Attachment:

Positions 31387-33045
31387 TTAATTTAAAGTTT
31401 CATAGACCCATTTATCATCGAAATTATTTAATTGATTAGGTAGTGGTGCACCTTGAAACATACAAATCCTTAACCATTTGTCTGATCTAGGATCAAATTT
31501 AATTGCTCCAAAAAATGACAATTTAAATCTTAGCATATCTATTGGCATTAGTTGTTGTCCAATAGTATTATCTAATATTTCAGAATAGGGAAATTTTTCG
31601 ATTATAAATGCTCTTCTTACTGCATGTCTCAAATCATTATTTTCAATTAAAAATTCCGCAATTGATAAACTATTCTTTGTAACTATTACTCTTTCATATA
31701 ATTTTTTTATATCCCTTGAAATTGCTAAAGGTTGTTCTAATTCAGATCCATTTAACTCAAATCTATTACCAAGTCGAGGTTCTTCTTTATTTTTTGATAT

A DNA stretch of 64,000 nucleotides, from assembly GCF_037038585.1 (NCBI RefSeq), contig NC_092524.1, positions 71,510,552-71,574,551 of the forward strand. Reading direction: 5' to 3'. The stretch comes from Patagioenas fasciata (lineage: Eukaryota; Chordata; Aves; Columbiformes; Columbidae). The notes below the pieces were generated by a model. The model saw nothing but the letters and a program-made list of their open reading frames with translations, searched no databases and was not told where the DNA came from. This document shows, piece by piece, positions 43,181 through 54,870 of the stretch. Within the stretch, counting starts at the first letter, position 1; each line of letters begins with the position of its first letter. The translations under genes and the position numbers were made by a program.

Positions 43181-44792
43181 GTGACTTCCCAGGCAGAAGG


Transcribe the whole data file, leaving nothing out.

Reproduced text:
Positions 31387-33045
31387 TTAATTTAAAGTTT
31401 CATAGACCCATTTATCATCGAAATTATTTAATTGATTAGGTAGTGGTGCACCTTGAAACATACAAATCCTTAACCATTTGTCTGATCTAGGATCAAATTT
31501 AATTGCTCCAAAAAATGACAATTTAAATCTTAGCATATCTATTGGCATTAGTTGTTGTCCAATAGTATTATCTAATATTTCAGAATAGGGAAATTTTTCG
31601 ATTATAAATGCTCTTCTTACTGCATGTCTCAAATCATTATTTTCAATTAAAAATTCCGCAATTGATAAACTATTCTTTGTAACTATTACTCTTTCATATA
31701 ATTTTTTTATATCCCTTGAAATTGCTAAAGGTTGTTCTAATTCAGATCCATTTAACTCAAATCTATTACCAAGTCGAGGTTCTTCTTTATTTTTTGATAT

A DNA stretch of 64,000 nucleotides, from assembly GCF_037038585.1 (NCBI RefSeq), contig NC_092524.1, positions 71,510,552-71,574,551 of the forward strand. Reading direction: 5' to 3'. The stretch comes from Patagioenas fasciata (lineage: Eukaryota; Chordata; Aves; Columbiformes; Columbidae). The notes below the pieces were generated by a model. The model saw nothing but the letters and a program-made list of their open reading frames with translations, searched no databases and was not told where the DNA came from. This document shows, piece by piece, positions 43,181 through 54,870 of the stretch. Within the stretch, counting starts at the first letter, position 1; each line of letters begins with the position of its first letter. The translations under genes and the position numbers were made by a program.

Positions 43181-44792
43181 GTGACTTCCCAGGCAGAAGG